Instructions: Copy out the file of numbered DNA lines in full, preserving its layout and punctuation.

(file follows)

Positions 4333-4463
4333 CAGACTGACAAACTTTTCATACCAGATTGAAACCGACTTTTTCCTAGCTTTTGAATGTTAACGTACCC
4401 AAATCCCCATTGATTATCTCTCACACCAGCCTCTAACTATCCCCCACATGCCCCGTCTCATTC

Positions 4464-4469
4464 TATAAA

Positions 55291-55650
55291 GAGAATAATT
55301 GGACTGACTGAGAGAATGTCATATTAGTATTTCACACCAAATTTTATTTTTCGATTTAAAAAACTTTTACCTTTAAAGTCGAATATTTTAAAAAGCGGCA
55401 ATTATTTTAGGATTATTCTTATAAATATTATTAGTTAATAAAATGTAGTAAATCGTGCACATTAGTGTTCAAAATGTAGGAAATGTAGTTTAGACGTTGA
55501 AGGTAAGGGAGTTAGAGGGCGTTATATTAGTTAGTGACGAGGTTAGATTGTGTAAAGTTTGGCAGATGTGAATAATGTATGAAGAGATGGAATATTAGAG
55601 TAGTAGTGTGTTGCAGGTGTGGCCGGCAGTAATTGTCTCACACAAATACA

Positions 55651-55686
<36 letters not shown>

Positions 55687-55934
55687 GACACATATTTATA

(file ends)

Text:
Positions 4333-4463
4333 CAGACTGACAAACTTTTCATACCAGATTGAAACCGACTTTTTCCTAGCTTTTGAATGTTAACGTACCC
4401 AAATCCCCATTGATTATCTCTCACACCAGCCTCTAACTATCCCCCACATGCCCCGTCTCATTC

Positions 4464-4469
4464 TATAAA

Positions 55291-55650
55291 GAGAATAATT
55301 GGACTGACTGAGAGAATGTCATATTAGTATTTCACACCAAATTTTATTTTTCGATTTAAAAAACTTTTACCTTTAAAGTCGAATATTTTAAAAAGCGGCA
55401 ATTATTTTAGGATTATTCTTATAAATATTATTAGTTAATAAAATGTAGTAAATCGTGCACATTAGTGTTCAAAATGTAGGAAATGTAGTTTAGACGTTGA
55501 AGGTAAGGGAGTTAGAGGGCGTTATATTAGTTAGTGACGAGGTTAGATTGTGTAAAGTTTGGCAGATGTGAATAATGTATGAAGAGATGGAATATTAGAG
55601 TAGTAGTGTGTTGCAGGTGTGGCCGGCAGTAATTGTCTCACACAAATACA

Positions 55651-55686
<36 letters not shown>

Positions 55687-55934
55687 GACACATATTTATA